Gosh, this looks like they are deliberately debasing their currency via a central bank.  And this is while simultaneously experiencing strong GDP growth which should be expected to stimulate all kinds of economic demand for goods and services across their economy.  Wow.  Just, wow.

Lol, good to see that someone on this forum actually understands what's' happening.  I thought I was pissing in the wind.

An increase in the GDP (and jobs in general) should also have resulted in an increase in wages in Mexico - but, of course, this never happened.  The wages are kept artificially low thru currency manipulation by Mexico's Central Bank (at the bidding of foreign owned companies). NAFTA has no provision for sanctioning the devaluation of the Peso.

From the article:

The other key policy is that Mexico’s government simply let its currency drop. Since NAFTA, the peso has weakened nearly every single year — compounding the advantages on price that Mexico already has over US manufacturers. During 1993 NAFTA hearings, Democratic Representative John LaFalce of New York warned that the treaty had “no mechanism to coordinate monetary policy between the United States and Mexico.” The big fear was that Mexico would weaken its peso for competitive purposes once it joined NAFTA, and the United States would be unable to do anything about it.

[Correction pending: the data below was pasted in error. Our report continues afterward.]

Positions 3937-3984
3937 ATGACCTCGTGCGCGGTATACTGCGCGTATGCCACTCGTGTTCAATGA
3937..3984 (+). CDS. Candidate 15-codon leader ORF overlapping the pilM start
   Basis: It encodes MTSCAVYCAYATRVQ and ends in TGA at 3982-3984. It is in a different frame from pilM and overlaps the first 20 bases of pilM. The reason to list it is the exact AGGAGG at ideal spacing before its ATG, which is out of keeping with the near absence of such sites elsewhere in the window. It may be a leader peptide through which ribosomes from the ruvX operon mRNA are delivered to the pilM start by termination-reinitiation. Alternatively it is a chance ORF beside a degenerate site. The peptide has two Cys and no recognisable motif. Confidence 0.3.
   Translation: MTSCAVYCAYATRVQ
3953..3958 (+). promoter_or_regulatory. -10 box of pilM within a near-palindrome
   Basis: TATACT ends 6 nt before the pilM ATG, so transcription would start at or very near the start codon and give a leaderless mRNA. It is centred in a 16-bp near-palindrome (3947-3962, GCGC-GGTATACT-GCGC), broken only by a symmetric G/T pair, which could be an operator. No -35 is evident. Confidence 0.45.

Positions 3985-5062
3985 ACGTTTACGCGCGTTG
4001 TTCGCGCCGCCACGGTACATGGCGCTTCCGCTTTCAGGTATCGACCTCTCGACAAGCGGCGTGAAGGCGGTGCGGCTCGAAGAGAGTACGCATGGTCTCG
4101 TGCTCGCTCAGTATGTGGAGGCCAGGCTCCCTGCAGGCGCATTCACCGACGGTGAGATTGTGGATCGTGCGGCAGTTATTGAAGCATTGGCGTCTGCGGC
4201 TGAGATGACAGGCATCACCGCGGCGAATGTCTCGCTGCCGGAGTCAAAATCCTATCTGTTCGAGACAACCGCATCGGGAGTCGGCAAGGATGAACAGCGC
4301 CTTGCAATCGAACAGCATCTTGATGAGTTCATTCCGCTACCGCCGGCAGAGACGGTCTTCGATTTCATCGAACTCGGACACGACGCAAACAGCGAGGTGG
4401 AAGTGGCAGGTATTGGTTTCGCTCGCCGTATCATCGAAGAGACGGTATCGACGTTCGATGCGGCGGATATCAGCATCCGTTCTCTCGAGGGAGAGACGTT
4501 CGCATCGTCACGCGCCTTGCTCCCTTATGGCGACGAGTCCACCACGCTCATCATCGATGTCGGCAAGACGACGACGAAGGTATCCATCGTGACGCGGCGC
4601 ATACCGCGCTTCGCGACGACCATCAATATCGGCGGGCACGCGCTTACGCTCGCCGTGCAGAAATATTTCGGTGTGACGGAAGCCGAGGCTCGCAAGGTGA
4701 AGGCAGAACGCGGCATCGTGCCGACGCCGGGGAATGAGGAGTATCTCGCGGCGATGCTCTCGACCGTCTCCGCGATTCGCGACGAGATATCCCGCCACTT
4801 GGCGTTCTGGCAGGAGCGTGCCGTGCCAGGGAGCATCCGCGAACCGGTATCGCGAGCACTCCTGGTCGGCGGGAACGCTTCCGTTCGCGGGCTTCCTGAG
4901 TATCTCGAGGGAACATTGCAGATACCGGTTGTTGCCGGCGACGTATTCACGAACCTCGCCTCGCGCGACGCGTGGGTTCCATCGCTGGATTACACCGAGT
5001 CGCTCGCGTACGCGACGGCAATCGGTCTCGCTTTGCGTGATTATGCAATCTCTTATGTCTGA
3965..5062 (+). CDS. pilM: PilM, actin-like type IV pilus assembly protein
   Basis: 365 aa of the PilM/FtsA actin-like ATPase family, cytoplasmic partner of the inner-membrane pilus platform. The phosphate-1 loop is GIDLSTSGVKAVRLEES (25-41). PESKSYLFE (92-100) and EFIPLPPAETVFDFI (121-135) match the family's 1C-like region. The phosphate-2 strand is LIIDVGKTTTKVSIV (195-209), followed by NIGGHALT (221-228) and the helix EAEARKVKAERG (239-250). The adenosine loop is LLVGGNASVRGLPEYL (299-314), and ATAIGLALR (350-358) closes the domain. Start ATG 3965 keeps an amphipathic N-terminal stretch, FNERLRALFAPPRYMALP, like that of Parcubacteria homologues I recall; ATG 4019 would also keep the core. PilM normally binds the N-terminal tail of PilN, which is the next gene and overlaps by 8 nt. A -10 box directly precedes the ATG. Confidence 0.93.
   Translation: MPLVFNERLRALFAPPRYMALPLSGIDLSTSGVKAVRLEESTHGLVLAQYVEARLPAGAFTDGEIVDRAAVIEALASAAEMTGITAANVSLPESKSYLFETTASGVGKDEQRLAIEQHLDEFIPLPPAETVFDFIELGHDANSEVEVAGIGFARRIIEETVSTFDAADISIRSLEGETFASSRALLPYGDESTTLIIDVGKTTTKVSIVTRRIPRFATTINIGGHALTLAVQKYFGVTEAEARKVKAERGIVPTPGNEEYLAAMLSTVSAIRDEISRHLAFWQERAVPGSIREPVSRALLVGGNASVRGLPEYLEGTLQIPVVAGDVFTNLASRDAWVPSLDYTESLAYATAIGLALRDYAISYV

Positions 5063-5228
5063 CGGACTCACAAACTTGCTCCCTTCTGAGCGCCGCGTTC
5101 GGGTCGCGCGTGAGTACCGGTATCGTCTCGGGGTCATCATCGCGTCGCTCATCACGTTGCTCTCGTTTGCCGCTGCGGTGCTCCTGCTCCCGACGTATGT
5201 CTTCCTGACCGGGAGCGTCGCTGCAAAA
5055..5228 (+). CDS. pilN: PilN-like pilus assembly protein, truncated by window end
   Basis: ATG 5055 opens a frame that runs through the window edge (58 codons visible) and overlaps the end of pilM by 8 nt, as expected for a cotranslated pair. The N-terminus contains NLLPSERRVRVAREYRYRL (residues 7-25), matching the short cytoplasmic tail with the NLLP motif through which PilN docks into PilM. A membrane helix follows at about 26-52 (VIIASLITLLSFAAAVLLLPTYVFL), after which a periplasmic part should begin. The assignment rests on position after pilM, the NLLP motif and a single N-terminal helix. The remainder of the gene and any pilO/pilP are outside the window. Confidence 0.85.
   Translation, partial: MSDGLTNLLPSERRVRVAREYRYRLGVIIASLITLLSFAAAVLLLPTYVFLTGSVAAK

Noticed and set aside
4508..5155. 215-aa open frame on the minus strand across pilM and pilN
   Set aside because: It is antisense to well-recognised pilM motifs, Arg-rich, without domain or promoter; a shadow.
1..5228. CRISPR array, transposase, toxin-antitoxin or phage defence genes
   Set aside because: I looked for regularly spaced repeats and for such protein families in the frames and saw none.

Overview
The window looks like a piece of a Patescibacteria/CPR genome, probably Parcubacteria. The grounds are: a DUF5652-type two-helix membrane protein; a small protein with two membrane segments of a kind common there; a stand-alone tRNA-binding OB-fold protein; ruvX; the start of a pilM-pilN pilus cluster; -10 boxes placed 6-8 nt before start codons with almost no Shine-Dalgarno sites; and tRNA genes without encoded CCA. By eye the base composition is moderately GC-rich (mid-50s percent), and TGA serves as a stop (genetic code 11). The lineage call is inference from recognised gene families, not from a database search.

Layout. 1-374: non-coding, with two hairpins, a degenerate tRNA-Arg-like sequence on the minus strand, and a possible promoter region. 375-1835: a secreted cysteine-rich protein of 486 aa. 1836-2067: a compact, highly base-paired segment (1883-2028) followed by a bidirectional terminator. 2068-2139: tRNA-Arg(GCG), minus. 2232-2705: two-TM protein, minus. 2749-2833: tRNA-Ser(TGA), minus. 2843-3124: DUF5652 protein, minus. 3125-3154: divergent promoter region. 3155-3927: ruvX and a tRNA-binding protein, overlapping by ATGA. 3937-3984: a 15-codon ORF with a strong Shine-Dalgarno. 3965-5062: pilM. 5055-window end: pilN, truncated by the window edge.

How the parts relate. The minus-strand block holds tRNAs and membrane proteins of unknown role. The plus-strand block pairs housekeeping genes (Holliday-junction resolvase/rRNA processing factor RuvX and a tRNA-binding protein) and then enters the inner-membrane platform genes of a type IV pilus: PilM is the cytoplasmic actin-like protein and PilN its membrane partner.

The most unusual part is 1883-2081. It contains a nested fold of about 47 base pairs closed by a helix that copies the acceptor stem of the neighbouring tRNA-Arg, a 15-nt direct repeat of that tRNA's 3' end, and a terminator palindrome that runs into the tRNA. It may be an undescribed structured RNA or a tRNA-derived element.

The Peso Crisis just pre-dated the enactment of NAFTA in 1994, and of course, Mexico swore up-and-down that they would never do it again, lol.  NAFTA was originally seen as a way of creating parity in wages among the US, Canada and Mexico.  Instead, it's turned into a huge swindle benefiting three key players.

1) The Democrat AND Republican establishment who receive corporate donations to fund their campaigns and line their pockets.  Both groups who are, by the way, united against Trump.

2) The oligarchs who own Mexico - since foreign companies must "team up" with local Mexican business owners (and just guess who actually owns those local Mexican business shells....).  Funny how many billionaires were created in Mexico under NAFTA. 

3) US and other Transnational Corporations who write legislation in the US, Mexico and Canada benefiting themselves.

This and other multilateral trade agreements are a race to the bottom....

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2 hours ago, Grames said:

A Wikipedia link concerning a current controversial political issue is not going to be objective description.  You should have linked here instead.

The RAISE act eliminates the tendency for "chain" immigration to occur, where one immigrant qualifies and then their whole family follows.   The same number of immigrants can come in under the changes of the RAISE act but they will be less concentrated into "lucky families" and more immigrants overall have to qualify under the regular provisions instead of the family clause.